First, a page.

Another week of stagnant lamb prices as the world economic woes in China and Europe have affected sheep product sales.
Chilled spring lamb contracts are being offered by one processor in the $5.30-$6.00/kg CWT range, to give some certainty for winter and spring finishers, but issues with frozen stocks remain.
Lower grade lamb and sheep skins have been described as difficult, as demand from the garment trade is weak, but interest in wool is helping to add value to per head returns.
South Island saleyard prices for prime lambs have been stable since the start of the year, but chilled export demand and a recent lift in values offered by local trade processors, will have improved margins slightly for winter and early spring finishers.
In the north the lack lustre market has seen finishers harvesting early, and space is at a premium with some plants in their winter shutdown, but as yet little prospects for any upside price movements.
Both leaders from the meat Co-Ops have been expressing their views on the future of the red meat sector as shareholders are getting impatient for change, with Silver Fern Farms chairman Hewett saying an announcement on the capital raising options would be revealed later this month.
He was optimistic that this years financial results will show the company has turned the corner, and stated they were on target to achieve a reduced debt level to $150m, but is less optimistic for the new seasons prospects for lamb, citing China’s retirement of grazing land resulting in government incentives to kill capital stock has increased domestic supply.
Live sheep sales to Mexico could continue into the future, as agents suggest demand for 250,000 animals a year is possible, but concerns have been expressed of how this will affect the future of our processing industry, but with the present economics of the sheep sector many farmers will find this option difficult to ignore.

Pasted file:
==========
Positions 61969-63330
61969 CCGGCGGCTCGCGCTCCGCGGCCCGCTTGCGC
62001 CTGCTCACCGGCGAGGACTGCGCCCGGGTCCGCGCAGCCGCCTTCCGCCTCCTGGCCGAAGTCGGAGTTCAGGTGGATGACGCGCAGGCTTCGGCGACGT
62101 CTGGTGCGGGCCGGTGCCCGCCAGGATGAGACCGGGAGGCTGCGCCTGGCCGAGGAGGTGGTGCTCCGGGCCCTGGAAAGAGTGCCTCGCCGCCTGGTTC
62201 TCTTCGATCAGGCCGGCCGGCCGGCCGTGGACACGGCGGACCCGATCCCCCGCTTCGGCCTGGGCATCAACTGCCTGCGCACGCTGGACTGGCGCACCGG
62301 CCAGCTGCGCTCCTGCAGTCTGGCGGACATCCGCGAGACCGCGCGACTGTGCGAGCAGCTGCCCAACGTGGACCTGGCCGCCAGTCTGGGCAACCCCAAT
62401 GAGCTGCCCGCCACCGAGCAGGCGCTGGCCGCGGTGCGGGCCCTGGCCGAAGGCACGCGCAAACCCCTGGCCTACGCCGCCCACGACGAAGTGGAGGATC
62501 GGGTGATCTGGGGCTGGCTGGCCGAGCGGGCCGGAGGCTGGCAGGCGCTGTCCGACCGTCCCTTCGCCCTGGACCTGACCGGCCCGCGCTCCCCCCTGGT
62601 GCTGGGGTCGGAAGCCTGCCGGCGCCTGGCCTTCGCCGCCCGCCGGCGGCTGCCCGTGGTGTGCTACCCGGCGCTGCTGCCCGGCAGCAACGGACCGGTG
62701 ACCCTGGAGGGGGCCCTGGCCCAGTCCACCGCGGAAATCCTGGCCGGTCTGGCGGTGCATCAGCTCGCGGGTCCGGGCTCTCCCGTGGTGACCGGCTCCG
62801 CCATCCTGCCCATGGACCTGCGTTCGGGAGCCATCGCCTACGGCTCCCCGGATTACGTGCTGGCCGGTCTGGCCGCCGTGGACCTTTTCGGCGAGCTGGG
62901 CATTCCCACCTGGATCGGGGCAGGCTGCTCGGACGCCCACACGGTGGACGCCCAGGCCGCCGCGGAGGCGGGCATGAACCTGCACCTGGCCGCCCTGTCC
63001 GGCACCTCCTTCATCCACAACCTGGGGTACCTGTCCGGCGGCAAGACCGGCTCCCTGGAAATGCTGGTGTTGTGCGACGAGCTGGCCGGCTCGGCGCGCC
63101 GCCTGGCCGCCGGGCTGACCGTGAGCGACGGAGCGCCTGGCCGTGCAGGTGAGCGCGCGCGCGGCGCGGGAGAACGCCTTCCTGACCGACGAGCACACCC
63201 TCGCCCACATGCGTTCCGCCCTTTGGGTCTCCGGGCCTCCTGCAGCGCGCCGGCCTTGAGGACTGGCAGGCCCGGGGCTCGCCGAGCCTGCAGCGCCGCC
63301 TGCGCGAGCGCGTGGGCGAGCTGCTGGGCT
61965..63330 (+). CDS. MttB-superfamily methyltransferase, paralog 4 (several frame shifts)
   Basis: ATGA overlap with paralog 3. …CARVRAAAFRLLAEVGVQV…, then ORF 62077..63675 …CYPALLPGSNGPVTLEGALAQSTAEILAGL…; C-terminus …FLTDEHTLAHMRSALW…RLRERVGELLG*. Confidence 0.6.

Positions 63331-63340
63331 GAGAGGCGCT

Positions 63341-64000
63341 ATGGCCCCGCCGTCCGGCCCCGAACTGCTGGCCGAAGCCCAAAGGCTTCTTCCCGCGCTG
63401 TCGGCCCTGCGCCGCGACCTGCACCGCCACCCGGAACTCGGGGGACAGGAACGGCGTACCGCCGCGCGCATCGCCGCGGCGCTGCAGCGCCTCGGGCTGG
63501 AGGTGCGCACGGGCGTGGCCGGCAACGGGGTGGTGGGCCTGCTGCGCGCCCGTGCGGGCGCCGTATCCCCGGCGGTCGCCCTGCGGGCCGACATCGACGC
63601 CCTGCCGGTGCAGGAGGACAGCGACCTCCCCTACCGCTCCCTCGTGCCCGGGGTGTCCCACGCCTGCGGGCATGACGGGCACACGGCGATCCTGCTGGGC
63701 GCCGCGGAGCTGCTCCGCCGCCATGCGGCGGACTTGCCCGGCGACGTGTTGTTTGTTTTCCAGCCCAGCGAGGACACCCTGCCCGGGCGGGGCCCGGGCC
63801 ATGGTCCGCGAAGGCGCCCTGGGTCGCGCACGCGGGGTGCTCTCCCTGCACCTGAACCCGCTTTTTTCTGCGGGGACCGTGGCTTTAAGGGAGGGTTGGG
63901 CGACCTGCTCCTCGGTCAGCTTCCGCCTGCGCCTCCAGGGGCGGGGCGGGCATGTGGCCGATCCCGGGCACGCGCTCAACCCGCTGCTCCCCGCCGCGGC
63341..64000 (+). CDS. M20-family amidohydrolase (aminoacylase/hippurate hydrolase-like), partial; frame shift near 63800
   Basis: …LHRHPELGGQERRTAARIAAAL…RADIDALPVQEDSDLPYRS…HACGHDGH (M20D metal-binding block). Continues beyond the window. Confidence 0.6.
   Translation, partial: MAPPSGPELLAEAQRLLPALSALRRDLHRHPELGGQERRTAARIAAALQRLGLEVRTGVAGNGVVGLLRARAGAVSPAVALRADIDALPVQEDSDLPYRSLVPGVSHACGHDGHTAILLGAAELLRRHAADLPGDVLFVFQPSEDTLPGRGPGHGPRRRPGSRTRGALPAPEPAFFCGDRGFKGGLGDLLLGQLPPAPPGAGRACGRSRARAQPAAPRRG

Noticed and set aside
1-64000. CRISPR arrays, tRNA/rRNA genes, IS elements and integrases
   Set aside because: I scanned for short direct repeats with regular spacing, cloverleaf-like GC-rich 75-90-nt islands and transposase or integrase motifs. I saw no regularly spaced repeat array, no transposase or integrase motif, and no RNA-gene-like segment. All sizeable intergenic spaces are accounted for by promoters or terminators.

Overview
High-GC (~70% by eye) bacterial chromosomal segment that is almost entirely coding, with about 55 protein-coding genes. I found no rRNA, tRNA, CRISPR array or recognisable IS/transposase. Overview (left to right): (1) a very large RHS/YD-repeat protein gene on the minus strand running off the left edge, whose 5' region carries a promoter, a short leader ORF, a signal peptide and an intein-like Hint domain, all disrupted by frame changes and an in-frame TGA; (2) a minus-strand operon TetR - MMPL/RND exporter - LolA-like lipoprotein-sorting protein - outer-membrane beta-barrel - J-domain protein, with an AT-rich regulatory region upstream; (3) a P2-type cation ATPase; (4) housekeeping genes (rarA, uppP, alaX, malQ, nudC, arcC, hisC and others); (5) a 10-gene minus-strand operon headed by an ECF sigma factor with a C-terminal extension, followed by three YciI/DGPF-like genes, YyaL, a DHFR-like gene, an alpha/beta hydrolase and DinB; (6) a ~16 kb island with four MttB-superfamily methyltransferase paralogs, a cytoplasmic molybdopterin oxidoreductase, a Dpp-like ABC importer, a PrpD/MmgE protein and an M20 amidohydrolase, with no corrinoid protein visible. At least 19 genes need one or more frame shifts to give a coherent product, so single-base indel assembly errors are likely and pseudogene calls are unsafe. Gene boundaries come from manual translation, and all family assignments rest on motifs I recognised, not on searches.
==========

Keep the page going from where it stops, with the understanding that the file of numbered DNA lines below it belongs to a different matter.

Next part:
There has been little relief for drought hit farmers in North Canterbury, with decisions now needed on where animals out on grazing will go for lambing, as properties still have not got sufficent feed even for reduced numbers, and those that choose not to sell, are looking at sharefarming options.
The first wool sale of the season was from the north island, and the small offering of mainly second shear wools sold at slightly easier values.
Economic uncertainty caused by the Chinese stock market made buyers cautious, and overruled a currency that was significantly lower than the last sale.
Price indicators are however well ahead of the similar sale last year, and with little stock in the pipeline hopes are high for a reasonable value season.
Aussie scientists have mapped the blowfly genome as they look to solve the damaging problem of fly strike in the sheep sector.
Beef is the good news story of livestock, as prices continue to lift as winter export volumes ease, although in Australia consumers are starting to baulk at the high prices and are purchasing cheaper alternatives.
Prices are still building for prime steers at the saleyards, and in the south some steers in the 480- 580kg weight range sold for over 300c/kg lwt.
Fixed price contracts that have been offered at $6/kg in the spring will underpin prices for heavy cattle at the saleyards, but numbers are proving hard to source after an earlier than normal harvest.
The Commerce Commission is investigating PGGWrightson and some other stock firms over fees charged with the NAIT tagging scheme.
The venison schedule rise continues, and a young 60kg male carcass is now worth $400 a head, which is $30 more than last year, as one processor reports their frozen product is fully sold, and chilled demand is firm.
Committed deer farmers are working hard to improve their on farm performance with numbers involved in the Advanced Party system growing.